This Theatre is now a dream space for internet entrepreneurs. The Wi-Fi is free, the decor sumptuous, and the welcome warm and real. I come here to work when I have a bit of time free. I find it a great place for list making and planning. Something to do with the architecture I guess.
At the moment I’m working at gtd. Getting things done. This is a three to five step methodology developed by David Allen.
The framework is simple
Research your question, problem, etc. Analyse its structure, break it down to simple bullet point action steps, follow the steps to complete the solution. Celebrate the outcome.
When preparing a project the first thing you need to do is to have a meeting with yourself!
There are three big questions to ask at that meeting:
Do I really want to do this?
What will my reward be and will it be adequate to the effort I will need to put in?
Do I have access to the resources needed to succeed?
Far too many people kick off projects without posing these basic questions. The lack of answers to these carry the seeds of diminishing motivation, personal disappointment and sterile conflict.
Resources include the capacity to mobilise time, money, manpower, a place, equipment, skills, talent, and a well balanced team. How are you going to deal with each point?
I suggest you clarify your vision using the Business Model You framework.
Methodkit produces a useful version. Or for more business oriented frameworks you can hunt out your favourite Business Model Canvas on the Internet.
Write down your answers to the questions you have been asking yourself. They will help you all the way through. Fill the Business model form out with thought. Blow it up to A3 or bigger and print it out. Or even better, draw your own wall sized model. Use Post-Its. Confront the canvas to trusted friends and colleagues. Listen to their advice and comment.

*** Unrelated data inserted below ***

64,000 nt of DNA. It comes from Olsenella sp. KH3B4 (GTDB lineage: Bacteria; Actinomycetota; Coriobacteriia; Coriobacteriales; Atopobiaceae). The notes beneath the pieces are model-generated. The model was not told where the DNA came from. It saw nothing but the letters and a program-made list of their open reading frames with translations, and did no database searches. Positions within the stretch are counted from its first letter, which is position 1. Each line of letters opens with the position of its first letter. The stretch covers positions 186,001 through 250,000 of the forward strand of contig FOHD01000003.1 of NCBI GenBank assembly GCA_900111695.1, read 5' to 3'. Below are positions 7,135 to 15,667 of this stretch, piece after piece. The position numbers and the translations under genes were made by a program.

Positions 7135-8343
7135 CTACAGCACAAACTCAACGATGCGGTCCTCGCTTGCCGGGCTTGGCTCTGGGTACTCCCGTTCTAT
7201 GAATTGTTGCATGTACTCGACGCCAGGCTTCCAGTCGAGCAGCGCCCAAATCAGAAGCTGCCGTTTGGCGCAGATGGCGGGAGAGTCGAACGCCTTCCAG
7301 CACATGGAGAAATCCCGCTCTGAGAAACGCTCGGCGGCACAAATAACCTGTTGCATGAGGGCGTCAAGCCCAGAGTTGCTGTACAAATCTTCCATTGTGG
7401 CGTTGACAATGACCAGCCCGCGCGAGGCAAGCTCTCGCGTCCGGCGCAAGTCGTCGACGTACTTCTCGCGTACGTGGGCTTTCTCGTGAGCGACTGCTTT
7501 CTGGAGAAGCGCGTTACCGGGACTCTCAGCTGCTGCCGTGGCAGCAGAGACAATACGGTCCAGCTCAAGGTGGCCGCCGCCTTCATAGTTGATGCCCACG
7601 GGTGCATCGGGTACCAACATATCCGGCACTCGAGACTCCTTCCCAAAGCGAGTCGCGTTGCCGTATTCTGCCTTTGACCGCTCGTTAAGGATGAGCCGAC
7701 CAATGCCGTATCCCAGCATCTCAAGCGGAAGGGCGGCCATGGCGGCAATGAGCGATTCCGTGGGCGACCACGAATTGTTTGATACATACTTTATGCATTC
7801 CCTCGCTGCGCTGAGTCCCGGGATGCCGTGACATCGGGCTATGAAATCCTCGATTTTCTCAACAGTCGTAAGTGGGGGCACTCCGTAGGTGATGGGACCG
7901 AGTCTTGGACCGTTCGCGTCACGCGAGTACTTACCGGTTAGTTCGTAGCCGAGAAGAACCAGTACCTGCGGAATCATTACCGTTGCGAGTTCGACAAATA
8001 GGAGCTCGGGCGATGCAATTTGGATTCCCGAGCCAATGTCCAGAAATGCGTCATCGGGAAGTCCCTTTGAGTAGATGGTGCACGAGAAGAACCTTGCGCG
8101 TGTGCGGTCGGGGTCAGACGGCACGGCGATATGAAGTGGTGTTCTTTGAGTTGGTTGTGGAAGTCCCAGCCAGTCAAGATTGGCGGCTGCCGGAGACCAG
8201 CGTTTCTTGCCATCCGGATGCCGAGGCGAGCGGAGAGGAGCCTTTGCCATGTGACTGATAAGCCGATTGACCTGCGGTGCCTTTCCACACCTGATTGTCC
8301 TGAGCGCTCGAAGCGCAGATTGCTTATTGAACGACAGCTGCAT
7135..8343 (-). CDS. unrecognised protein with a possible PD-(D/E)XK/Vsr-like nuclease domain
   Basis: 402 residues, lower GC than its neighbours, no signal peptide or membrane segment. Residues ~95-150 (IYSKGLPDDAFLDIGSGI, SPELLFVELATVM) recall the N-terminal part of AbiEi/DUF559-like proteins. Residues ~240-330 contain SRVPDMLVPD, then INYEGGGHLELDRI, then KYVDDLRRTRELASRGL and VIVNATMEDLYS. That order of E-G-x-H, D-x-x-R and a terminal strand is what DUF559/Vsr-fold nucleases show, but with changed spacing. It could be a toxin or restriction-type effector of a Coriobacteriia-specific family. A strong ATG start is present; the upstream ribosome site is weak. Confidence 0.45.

My advice is that when all the questions are answered and your vision is clear, don’t hesitate, MOVE. But not before!
Today I have just taught my first theatre course of the year at ESIEE -Paris.
In this first lesson my mission is to help these future engineers onto the path of becoming flexible talented improvisers. For some years now I have been doing this through the stock characters of the Commedia Dell’Arte . The process is explosive: xploring participants’ body language, developing their personal fantasy and imagination, enhancing their charisma and collaboration.
This two hour session lays the foundation for the whole course. Atmosphere, credibility and factual value. Aristotle would be proud of us!
The Commedia reached its prime in 16th century Italy where it was immensely popular. The various characters were taken up and explored by playwrights throughout Europe.
After a shared warm up I introduce the physical and emotional aspects and mental posture of three or four characters in the first hour. Sometimes, but not always, Harlequin, the Captain, Pantaloon, and Columbine. The class play the characters, stealing ideas from each other to produce the most effective versions.
In the second hour I create improvisational dynamics, leading the participants to be in turn spectators, actors and directors. In this way each player learns to help and encourage the others.